Pallet Wall from HGTV Saving Alaska

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The easy way to make a beautiful pallet wall. Did you notice the little shelves too?

Happy Friday folks!!!

Well, we may finally have some news for you soon on our HGTV pilots .... BUT I still can't tell you just quite yet.  Very soon!!!

There's one final project for me to share from the two episodes I filmed last year for HGTV, and it's the one you all are most interested in!  The pallet wall!

There's only one thing cuter on this show than that pallet wall -

Okay, two things.  The kid's almost as cute as his Daddy.

Can you believe he was that small when we filmed these episodes?  We are thankful that we've been able to keep a pretty quiet and calm home for him over the past year as Hayes has gone from tinest newborn to rowdiest toddler, so while it's taken much longer than we had anticpated to get you more details on our possible future on television, it's been a hidden blessing for our very young family.  

But going through this episode to pull the pictures for this tutorial has made me excited to hopefully get another opportunity at television!  Cross your fingers for me please!

So enough about all that, give me that pallet wall already, right?

Here goes!

I took a trip to the Alaska Pallet Services Company.  They take damaged pallets and rehab them using scraps from other damaged pallets, and then sell the refurbished pallets to the seafood industry so we can send our Alaska seafood around the world.

This mountain of pallets is almost as awesome as Denali.  Seriously.  

But every once in a while, a pallet is not rehab-able.  So they have a flat bandsaw machine that cuts the pallet nails to disassemble the pallet.  The boards are not cut at all, so all pallet boards end up being 32" long (this is important later on).

And sell them for forty cents a board.  Forty cents.  Nail heads included.  

You know I loaded up on these boards, right?

And then off to the project!

We were working with basement walls that had no studs behind them.  So we had to fur out the wall with 2x2 boards.  But even if you aren't working with a basement wall, you might want to frame a 2x2 wall out too so that you could minimize the damage to your drywall, and also it will be much easier to secure your pallet boards to the raw studs.  The other reason we choose to fur the wal out is there was no electrical in the basement wall, so we just ran electrical in the new furred out wall.

One thing that really saved us alot of time was placing our new studs on 16" centers.  

The pallet boards we worked with are 32" long, so they fit perfectly on the 16" stud layout.  We only had to cut the end pallet boards.

Shelley, the home owner, did most of this project.  She nailed the pallet boards to the wall, overlapping the ends.

Not having to cut boards saved a ton of time.  Just grab a pallet board, nail it up, and move on!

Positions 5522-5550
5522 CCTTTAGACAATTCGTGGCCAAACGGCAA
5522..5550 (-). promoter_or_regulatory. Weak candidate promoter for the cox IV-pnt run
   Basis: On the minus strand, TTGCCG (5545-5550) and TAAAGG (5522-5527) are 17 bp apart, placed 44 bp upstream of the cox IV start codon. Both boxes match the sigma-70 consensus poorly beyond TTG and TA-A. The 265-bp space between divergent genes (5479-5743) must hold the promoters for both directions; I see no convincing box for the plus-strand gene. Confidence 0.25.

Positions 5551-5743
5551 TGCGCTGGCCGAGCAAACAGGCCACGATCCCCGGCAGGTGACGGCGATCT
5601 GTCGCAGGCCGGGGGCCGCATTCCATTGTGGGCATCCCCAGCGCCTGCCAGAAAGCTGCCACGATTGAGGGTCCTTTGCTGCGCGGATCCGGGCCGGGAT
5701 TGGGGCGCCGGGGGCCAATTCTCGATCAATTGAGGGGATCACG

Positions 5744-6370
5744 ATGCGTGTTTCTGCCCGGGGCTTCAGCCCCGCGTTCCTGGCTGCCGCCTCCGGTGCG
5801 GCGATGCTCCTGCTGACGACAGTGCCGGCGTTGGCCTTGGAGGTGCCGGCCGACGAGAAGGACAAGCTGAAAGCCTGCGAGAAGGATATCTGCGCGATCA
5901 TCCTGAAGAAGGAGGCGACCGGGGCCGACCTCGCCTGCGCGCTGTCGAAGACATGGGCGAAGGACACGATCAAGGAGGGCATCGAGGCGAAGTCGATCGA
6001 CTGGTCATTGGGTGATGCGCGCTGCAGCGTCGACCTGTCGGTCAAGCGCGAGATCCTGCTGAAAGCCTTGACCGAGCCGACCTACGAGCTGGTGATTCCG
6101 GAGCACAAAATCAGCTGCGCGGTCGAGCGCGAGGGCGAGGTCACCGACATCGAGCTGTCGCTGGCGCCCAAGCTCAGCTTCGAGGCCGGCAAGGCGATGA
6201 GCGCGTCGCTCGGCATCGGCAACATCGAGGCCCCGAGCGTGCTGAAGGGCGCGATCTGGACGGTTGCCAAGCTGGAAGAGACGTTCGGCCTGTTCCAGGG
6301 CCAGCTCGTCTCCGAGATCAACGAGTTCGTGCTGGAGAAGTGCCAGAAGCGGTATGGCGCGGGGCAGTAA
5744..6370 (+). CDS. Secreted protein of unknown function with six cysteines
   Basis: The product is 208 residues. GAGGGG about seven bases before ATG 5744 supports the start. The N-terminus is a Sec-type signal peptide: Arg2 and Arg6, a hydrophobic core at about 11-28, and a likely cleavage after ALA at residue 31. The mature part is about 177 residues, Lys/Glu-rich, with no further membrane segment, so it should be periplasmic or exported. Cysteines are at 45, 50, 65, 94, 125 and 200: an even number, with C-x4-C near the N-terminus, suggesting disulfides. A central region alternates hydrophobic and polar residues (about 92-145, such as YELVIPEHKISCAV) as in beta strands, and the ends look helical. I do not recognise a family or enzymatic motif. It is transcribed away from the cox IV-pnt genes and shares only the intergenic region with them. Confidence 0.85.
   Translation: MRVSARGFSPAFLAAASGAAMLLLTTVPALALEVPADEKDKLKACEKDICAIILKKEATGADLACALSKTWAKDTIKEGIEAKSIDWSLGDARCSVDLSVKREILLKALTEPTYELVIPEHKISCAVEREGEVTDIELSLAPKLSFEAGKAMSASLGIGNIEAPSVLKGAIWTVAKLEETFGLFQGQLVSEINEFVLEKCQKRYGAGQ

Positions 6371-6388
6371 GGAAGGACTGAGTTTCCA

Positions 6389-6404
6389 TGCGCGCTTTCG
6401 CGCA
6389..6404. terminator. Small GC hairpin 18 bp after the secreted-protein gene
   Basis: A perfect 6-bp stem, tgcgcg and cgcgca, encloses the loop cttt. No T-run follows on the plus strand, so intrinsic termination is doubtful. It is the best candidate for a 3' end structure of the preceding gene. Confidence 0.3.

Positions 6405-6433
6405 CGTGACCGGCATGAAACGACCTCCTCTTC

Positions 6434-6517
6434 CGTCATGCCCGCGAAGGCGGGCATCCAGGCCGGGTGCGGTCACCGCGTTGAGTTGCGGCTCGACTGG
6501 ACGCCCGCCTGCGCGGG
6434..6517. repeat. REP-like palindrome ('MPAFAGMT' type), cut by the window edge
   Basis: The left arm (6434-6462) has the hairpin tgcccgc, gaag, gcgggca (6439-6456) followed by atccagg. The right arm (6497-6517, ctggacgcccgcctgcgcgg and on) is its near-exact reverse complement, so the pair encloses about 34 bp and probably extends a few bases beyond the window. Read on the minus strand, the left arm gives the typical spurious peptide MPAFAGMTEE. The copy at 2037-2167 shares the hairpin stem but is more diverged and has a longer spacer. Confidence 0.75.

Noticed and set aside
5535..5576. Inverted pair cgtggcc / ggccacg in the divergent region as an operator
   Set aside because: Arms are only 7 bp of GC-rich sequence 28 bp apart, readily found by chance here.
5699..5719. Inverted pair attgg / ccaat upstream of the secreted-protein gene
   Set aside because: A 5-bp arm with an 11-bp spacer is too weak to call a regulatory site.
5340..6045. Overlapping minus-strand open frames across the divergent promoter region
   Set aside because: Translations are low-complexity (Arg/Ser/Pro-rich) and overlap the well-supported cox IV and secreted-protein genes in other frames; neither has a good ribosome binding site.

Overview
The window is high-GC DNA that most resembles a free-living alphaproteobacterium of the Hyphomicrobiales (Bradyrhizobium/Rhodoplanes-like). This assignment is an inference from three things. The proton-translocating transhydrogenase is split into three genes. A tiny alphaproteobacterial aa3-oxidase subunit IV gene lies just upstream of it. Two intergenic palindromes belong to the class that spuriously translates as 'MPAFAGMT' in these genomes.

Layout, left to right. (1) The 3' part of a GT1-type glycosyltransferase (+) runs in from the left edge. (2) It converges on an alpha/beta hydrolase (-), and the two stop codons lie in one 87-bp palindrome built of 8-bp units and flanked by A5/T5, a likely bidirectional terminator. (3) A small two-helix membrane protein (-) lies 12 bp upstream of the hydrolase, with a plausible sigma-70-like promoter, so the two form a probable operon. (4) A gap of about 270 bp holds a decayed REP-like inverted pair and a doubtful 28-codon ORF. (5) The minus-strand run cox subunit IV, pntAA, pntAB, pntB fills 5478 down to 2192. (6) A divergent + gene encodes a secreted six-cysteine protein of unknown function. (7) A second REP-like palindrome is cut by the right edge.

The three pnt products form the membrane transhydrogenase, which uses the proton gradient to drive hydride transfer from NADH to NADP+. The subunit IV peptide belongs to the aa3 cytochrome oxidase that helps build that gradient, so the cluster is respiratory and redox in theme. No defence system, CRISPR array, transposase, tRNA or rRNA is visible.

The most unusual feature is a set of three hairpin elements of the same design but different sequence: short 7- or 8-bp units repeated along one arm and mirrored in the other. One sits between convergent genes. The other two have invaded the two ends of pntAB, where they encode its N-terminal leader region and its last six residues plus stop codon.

We started at the top and worked downward so that any uneven ends would be hidden by the baseboard at the very end.  Also notice the little shelves we integrated into some of the rows.  I wanted to add a little dimensions to the pallet wall, and some usefulness too.

A perfect spot for little tealights!


It was all of our favorite projects in this room!  

What do you think?  

Of course this entire room is DIY - you can get the bed plans here and the nightstand plans here.

You may have noticed a few other pallet pieces in the room too - we used up some scrap boards to make these cute little coat hooks.  Those are just cabinet knobs.

Thank you everyone for your tremendous support of our HGTV pilots.  Can't wait to share the big news with you soon!

Have a great weekend!

XO Ana and Family






General Instructions

Please read through the entire plan and all comments before beginning this project. It is also advisable to review the Getting Started Section. Take all necessary precautions to build safely and smartly. Work on a clean level surface, free of imperfections or debris. Always use straight boards. Check for square after each step. Always predrill holes before attaching with screws. Use glue with finish nails for a stronger hold. Wipe excess glue off bare wood for stained projects, as dried glue will not take stain. Be safe, have fun, and ask for help if you need it. Good luck!

Finishing Instructions
Preparation Instructions
Fill all holes with wood filler and let dry. Apply additional coats of wood filler as needed. When wood filler is completely dry, sand the project in the direction of the wood grain with 120 grit sandpaper. Vacuum sanded project to remove sanding residue. Remove all sanding residue on work surfaces as well. Wipe project clean with damp cloth.

It is always recommended to apply a test coat on a hidden area or scrap piece to ensure color evenness and adhesion. Use primer or wood conditioner as needed.



Fri, 02/27/2015 - 12:11

I loved the pallet wall and that machine that guy had to cut the nails. Thats the hardest part of taking apart a pallet. I was just thinking about your HGTV show....if it was picked up for more episodes. I sure hope so!